Feature Corruption

End of the gold rush for China’s drugs market?

BMJ 2015; 350 doi: https://doi.org/10.1136/bmj.h2756 (Published 21 May 2015) Cite this as: BMJ 2015;350:h2756
  1. Susie Lunt, freelance journalist and editor, Chichester, UK,
  2. Jane Parry, freelance journalist, Hong Kong
  1. Correspondence to: S Lunt susie_lunt{at}yahoo.com

Since GlaxoSmithKline was fined almost £300m for corruption in 2014, China has become a much harder place for foreign drug companies to do business in. Susie Lunt and Jane Parry report

In February, Huang Fengping, a Shanghai health official, was jailed for 19 years for pocketing over 4.4 million yuan (£466 000; €640 000; $710 000) by embezzling funds he controlled and accepting bribes. One of the latest casualties of China’s anticorruption drive, the former deputy director of the Shanghai Municipal Commission of Health and Family Planning was caught with more than 400 envelopes of cash in his home and gold bars in his car.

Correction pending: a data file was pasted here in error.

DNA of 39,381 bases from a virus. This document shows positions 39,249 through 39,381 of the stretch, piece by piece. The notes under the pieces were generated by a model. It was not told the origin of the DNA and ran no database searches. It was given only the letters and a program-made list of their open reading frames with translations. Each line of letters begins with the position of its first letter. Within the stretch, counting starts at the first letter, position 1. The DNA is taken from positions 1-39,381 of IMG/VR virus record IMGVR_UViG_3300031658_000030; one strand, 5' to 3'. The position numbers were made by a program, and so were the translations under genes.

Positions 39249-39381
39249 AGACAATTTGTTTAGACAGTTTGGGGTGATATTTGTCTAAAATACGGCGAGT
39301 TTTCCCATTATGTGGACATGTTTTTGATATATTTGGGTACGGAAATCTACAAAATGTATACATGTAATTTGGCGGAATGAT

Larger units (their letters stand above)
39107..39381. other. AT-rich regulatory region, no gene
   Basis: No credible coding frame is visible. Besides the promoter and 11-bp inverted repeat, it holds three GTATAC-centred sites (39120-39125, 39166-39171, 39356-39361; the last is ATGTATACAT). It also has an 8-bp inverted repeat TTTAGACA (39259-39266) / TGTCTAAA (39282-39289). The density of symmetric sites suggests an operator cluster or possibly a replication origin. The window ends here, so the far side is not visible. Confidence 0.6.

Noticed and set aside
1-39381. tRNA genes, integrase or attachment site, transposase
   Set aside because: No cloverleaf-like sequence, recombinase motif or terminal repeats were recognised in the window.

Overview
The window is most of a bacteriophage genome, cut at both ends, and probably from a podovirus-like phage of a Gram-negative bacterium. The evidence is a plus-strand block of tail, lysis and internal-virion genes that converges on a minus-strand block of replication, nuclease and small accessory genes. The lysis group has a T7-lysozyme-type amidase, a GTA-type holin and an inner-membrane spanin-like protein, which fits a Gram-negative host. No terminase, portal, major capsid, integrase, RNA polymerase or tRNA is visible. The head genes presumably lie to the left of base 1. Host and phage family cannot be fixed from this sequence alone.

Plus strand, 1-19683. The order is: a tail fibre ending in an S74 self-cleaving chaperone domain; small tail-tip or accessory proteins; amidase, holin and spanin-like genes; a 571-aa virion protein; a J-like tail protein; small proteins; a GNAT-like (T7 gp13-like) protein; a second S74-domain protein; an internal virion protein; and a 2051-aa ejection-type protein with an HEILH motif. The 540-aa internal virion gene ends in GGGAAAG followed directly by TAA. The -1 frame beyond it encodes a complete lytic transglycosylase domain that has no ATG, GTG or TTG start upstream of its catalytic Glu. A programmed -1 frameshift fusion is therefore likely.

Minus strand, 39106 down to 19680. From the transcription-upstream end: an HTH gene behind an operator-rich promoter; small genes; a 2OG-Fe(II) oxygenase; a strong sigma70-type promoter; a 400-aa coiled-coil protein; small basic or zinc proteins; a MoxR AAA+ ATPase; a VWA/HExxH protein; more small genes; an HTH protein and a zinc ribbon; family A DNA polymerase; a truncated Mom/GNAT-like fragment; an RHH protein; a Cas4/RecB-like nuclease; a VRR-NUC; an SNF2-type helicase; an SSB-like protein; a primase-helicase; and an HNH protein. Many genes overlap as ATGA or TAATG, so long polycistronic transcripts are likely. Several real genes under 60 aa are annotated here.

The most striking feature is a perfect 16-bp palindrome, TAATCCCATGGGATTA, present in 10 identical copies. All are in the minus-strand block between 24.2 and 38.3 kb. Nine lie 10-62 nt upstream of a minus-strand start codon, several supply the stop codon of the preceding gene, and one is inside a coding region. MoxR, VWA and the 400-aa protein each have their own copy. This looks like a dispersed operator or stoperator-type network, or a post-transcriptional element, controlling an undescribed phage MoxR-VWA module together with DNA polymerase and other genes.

His case symbolises both the scale of the endemic corruption in China’s health system and the newfound determination of the Chinese authorities to stop it.

China’s new era of apparent zero tolerance of corruption began in 2013, and the health sector has proved to be particularly riddled. But for many, the wake-up call really came only last September when GlaxoSmithKline (GSK) was fined £297m for corrupt practices in its Chinese subsidiary.

GSK’s local subsidiary was found guilty of channelling millions of dollars in bribes to doctors, hospitals, and health officials through travel agencies. GSK says it had been unaware of the problems and puts them down to individual “bad apples” in its Chinese subsidiary.

But the company has had its fingers severely burnt. The British pharmaceutical giant’s sales of drugs and vaccines in China slumped 61% in the months after the investigation began in July 2013 and were down 20% in 2014. Chinese state news agency Xinhua reported that the case may have done “irreparable damage” to GSK in the Chinese market and should be seen as a …

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